First Utility: Energy consumers paying £1.3bn extra on energy bills

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UK energy consumers fork out over £1.3bn a year unnecessarily on energy bills a supplier has suggested.

First Utility claims measures to create a level playing field touted by Ofgem last week, could save homeowners as much as £50 a year.

The energy regulator announced plans to allow smaller energy suppliers a chance to compete effectively with 'Big Six' energy suppliers such as British Gas, EDF Energy and npower.

However, First Utility wants further action taken to create a truly competitive wholesale market in order for the customer to see more tangible benefits. The independent energy supplier wants measures introduced which will mean all generators and retailers are forced to sell and buy their energy on the open market.

With further action like this taken, smaller independent suppliers such as First Utility would be able to pass more savings on to customers, in turn potentially leading 'Big Six' suppliers to do the same.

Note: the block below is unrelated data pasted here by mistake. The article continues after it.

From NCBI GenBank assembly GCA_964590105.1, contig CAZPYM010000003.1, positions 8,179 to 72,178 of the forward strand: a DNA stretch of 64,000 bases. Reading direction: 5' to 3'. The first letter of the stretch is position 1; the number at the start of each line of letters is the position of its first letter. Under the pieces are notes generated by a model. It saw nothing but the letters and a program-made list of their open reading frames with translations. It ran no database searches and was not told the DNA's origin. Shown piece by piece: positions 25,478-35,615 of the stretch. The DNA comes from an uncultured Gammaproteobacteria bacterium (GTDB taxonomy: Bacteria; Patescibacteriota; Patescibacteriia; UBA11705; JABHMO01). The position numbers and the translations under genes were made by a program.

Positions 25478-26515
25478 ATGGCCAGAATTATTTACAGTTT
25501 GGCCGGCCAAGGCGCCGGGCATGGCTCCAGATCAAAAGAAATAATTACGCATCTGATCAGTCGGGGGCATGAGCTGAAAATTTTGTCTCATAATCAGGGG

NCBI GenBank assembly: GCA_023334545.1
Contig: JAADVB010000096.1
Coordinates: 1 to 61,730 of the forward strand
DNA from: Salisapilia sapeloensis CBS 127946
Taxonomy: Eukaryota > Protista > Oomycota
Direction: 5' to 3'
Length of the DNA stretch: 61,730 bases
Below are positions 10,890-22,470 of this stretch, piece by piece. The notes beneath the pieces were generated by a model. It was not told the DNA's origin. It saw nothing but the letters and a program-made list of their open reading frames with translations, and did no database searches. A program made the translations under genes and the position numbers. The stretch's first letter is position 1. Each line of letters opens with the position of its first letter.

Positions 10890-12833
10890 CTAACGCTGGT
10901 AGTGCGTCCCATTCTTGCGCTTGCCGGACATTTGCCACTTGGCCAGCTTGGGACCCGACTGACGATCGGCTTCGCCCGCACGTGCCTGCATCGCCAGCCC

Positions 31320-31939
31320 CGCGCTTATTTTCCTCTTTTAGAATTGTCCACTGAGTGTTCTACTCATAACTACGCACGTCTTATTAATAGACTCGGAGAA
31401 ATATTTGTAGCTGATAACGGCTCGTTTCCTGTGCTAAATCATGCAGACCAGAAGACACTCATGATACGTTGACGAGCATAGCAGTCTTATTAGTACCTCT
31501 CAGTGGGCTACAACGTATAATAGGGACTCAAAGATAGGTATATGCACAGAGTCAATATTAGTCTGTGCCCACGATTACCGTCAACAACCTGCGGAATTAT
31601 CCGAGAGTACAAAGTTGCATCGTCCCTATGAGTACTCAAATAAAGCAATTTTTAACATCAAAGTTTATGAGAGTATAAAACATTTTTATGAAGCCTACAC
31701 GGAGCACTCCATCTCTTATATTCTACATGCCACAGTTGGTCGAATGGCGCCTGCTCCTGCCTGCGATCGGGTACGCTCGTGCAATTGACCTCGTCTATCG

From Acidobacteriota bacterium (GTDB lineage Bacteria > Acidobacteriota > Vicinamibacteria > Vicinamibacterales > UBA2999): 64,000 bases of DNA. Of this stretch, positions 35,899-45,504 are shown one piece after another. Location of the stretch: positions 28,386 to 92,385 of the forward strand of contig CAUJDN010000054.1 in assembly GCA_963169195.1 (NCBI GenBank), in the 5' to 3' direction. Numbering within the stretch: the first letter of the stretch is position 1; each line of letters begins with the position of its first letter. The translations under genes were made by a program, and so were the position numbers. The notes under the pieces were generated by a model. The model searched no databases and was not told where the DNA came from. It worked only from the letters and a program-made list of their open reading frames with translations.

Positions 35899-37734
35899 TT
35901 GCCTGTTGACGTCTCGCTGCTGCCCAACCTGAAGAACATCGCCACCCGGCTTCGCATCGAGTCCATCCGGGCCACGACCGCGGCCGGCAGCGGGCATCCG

First Utility founder, Darren Braham, said: "Compared to the 'Big Six', we run our business very efficiently which means, despite these higher wholesale costs, we're able to be very competitive on price.

"But if we weren't penalised by an unfair, broken wholesale market, we could pass on even greater savings to consumers. With energy prices rising, anything we can do to reduce costs and consumer bills must be considered."

The 'Big Six' and many other energy suppliers are currently participating in the Government's Green Deal scheme, offering customers a subsidised rate on everything from the fitting of a new energy efficient boiler to loft and wall insulation. Customers are then able to pay for the work done as part of their energy bill via a rate dependent on their energy savings.

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